Reaction split mostly along party lines to President Donald Trump's announcement that the U.S. had launched a "precision strike" on Syria Friday night in response to an alleged reported chemical weapons attack last weekend.
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Vice President Mike Pence, who is traveling in Peru this week, called congressional leaders on a secure line to inform them about the strikes beforehand, according to press pool reports. Pence spoke with House Speaker Paul Ryan, Senate Majority Leader Mitch McConnell, and House Minority Leader Nancy Pelosi. He could not reach Senate Minority Leader Chuck Schumer at first but spoke with him later, according to reporters traveling with the vice president.
Members of Congress took to Twitter to react, with top Democrats giving limited support.
A pinpointed, limited action to punish and hopefully deter Assad from doing this again is appropriate, but the administration has to be careful about not getting us into a greater and more involved war in Syria.— Chuck Schumer (@SenSchumer) April 14, 2018
The latest chemical weapons attack against the Syrian people was a brutally inhuman war crime. Yet one night of airstrikes is no substitute for a coherent strategy.— Nancy Pelosi (@NancyPelosi) April 14, 2018
Some lawmakers, mostly Republicans, unreservedly praised the president's action, saying there needed to be a strong response to the Assad regime's alleged use of chemical weapons.
HATCH on @POTUS’s Syria retaliation:— Senator Hatch Office (@senorrinhatch) April 14, 2018
“The response, deliberated meticulously with international partners and carried out with their backing and participation, reflects the President’s commitment to restoring America’s leadership in bringing Assad and his backers to justice..” pic.twitter.com/AHMCGhXyZv
The barbarism from the Assad regime will not be tolerated. America and its allies are together to deliver the consequences from such heinous action. God bless our men and women in uniform.— Kevin McCarthy (@GOPLeader) April 14, 2018
I strongly support @POTUS’s decision to work with our UK and French allies to respond decisively to the Syrian regime’s criminal use of chemical weapons against innocent men, women and children.— Rep. Steve Scalise (@SteveScalise) April 14, 2018
I support the attack because Assad must be held accountable for the use of chemical weapons.— Senator Bill Nelson (@SenBillNelson) April 14, 2018
Bashar al-Assad’s chemical weapons attack against his own people merited a strong international response — these attacks must not be tolerated. However morally justified, the strikes risk serious escalation. Absent congressional authorization, they are also on thin legal ground.— Adam Schiff (@RepAdamSchiff) April 14, 2018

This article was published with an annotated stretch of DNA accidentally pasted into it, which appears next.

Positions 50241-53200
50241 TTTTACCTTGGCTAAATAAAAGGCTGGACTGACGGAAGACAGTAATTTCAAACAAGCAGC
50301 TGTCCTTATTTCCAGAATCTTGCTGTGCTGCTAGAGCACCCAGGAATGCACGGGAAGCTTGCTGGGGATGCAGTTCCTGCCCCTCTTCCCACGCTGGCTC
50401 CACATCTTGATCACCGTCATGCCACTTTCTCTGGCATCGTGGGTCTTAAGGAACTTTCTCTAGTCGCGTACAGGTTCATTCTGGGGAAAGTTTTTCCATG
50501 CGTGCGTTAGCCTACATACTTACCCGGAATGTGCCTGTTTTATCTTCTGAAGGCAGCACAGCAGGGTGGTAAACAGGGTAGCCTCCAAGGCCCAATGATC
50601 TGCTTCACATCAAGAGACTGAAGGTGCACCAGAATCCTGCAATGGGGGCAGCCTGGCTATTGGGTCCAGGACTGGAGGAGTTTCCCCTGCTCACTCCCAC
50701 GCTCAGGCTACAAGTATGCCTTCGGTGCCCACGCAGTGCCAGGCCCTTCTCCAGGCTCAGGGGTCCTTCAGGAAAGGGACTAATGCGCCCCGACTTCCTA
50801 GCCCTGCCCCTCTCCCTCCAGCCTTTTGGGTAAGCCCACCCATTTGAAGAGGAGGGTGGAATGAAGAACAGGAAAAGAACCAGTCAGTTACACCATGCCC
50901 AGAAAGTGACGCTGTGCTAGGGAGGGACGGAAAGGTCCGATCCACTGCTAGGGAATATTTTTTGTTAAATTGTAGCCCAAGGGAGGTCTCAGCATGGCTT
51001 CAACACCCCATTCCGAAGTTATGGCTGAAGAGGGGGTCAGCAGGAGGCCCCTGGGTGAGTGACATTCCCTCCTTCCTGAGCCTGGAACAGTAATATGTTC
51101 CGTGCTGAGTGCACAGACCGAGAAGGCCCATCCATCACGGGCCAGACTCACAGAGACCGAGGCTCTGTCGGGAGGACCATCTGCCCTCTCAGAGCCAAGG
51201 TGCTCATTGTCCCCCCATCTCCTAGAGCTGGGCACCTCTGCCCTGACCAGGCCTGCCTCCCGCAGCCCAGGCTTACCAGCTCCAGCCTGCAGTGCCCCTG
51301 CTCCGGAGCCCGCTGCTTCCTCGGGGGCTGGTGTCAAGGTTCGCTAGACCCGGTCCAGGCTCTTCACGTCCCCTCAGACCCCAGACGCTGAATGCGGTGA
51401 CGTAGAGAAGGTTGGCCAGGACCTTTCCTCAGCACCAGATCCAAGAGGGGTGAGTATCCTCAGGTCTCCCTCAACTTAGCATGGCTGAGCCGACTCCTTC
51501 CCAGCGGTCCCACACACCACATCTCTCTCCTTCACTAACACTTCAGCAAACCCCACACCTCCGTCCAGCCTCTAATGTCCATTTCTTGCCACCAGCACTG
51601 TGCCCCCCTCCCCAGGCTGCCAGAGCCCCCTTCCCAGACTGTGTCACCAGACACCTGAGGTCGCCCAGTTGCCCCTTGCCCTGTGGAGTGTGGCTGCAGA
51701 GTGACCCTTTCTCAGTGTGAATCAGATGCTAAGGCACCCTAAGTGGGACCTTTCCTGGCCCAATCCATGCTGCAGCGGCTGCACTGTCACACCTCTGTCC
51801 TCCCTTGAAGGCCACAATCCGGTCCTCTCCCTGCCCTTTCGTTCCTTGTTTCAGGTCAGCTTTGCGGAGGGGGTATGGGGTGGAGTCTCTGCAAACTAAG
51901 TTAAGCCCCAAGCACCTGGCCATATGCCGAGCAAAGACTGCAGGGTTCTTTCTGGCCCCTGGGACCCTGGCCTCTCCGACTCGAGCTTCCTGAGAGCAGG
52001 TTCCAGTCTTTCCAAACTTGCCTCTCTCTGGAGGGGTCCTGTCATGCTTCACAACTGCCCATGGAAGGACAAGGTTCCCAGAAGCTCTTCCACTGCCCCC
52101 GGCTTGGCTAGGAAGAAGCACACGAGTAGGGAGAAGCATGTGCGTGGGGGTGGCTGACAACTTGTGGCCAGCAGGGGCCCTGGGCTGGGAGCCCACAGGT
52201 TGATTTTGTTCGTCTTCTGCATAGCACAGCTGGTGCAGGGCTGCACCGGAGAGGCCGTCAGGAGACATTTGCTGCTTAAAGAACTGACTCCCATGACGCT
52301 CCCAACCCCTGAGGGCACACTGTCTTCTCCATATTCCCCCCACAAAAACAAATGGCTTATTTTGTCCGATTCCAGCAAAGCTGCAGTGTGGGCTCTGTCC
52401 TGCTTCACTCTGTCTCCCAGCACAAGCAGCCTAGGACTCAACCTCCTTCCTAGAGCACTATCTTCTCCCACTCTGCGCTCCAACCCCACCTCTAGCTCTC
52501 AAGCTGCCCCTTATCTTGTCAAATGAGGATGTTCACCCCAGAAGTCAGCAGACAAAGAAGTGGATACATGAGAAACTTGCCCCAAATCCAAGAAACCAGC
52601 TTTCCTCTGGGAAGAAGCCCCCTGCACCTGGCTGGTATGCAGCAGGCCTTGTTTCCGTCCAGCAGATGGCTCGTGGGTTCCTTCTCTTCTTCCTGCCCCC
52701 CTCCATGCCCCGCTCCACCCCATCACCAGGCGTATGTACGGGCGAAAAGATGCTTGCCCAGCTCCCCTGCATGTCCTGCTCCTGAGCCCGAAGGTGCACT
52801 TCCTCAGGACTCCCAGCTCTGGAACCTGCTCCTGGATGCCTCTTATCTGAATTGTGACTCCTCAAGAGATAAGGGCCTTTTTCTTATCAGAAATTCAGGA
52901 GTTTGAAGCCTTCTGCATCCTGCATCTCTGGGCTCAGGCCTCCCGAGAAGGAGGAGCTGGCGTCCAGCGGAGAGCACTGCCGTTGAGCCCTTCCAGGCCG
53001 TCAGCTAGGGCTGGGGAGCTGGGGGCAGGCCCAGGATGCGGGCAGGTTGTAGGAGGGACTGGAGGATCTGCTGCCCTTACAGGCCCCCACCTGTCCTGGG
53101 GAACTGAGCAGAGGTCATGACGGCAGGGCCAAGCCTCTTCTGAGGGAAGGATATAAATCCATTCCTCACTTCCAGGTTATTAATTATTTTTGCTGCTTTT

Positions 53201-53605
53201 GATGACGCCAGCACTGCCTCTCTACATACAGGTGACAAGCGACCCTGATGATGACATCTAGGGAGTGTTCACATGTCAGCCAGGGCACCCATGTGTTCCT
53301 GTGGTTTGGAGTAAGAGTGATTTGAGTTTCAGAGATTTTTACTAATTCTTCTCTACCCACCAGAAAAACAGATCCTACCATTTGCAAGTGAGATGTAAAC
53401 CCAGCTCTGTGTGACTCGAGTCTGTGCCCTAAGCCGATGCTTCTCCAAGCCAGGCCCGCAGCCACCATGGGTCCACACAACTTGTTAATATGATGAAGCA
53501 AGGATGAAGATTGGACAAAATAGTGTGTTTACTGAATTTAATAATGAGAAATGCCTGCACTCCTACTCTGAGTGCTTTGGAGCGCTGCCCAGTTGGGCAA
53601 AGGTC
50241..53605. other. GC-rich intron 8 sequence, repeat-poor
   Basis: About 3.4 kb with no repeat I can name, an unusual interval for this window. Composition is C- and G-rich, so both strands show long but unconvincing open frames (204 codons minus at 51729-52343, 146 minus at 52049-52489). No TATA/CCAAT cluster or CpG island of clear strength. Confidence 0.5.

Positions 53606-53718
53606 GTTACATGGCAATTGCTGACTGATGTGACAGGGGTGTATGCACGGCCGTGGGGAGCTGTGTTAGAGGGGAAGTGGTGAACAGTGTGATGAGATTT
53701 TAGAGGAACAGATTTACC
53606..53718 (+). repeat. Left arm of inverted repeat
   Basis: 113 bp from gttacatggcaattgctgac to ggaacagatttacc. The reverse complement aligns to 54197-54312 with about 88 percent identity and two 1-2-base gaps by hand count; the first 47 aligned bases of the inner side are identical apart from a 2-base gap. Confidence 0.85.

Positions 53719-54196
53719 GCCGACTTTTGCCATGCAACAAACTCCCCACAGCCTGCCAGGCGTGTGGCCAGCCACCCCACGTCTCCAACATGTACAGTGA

Five years later, I'm glad we have a president who took my & Mike Pompeo's advice. https://t.co/0u8FxZS7RP— Tom Cotton (@SenTomCotton) April 14, 2018
Lawmakers from both parties said the decision could be on shaky legal ground because the current legislation that gives the president the authority to use military force without approval from Congress has not been updated since 2001.
After the strike against Syria in 2017 some lawmakers said that under that document, the Authorization for the Use of Military Force, or AUMF, the president had the authority to launch a limited strike without going to Congress. But other experts say that more long-term involvement in Syria would require Congressional approval.
While Bashar al-Assad must be held accountable for his unlawful use of chemical weapons against civilians, the strikes that are being carried out are being done without an authorization from Congress, which is unacceptable— Senator Bob Casey (@SenBobCasey) April 14, 2018
Trump’s decision to launch airstrikes against Syria without Congress’s approval is illegal. We need to stop giving presidents a blank check to wage war. Today it’s Syria, but what’s going to stop him from bombing Iran or North Korea next?— Tim Kaine (@timkaine) April 14, 2018
I haven’t read France’s or Britain’s “Constitution,” but I’ve read ours and no where in it is Presidential authority to strike Syria.— Thomas Massie (@RepThomasMassie) April 14, 2018
These offensive strikes against Syria are unconstitutional, illegal, and reckless. The next speaker of the House must reclaim congressional war powers as prescribed in Article I of the Constitution. @SpeakerRyan has completely abdicated one of his most important responsibilities.— Justin Amash (@justinamash) April 14, 2018
Another criticism of the attack from lawmakers was the lack of a long-term strategy for the U.S. in Syria. Some even pointed out that Trump tweeted last week about taking all U.S. troops out of the country.
In announcing the attack Trump said the U.S. was prepared "to sustain a response" until the Syrian regime ends its use of chemical weapons, but also said that America does not plan to stay in the country indefinitely.
All Americans, but especially our troops on the ground, should be asking what our strategy is in Syria. Why will this strike work when Trump’s last one failed? When will @POTUS make up his mind about leaving or staying? How does this end...? https://t.co/xSUdTSwHR9— Seth Moulton (@sethmoulton) April 14, 2018
Yesterday I reminded Sec Mattis that, in Iraq, he gave us a clear mission and told us what we needed to accomplish to go home. Then I asked about Syria, and he said the troops can go home when they defeat ISIS.— Seth Moulton (@sethmoulton) April 14, 2018
So what part of that strategy is this?
This is a developing story. Please refresh for updates.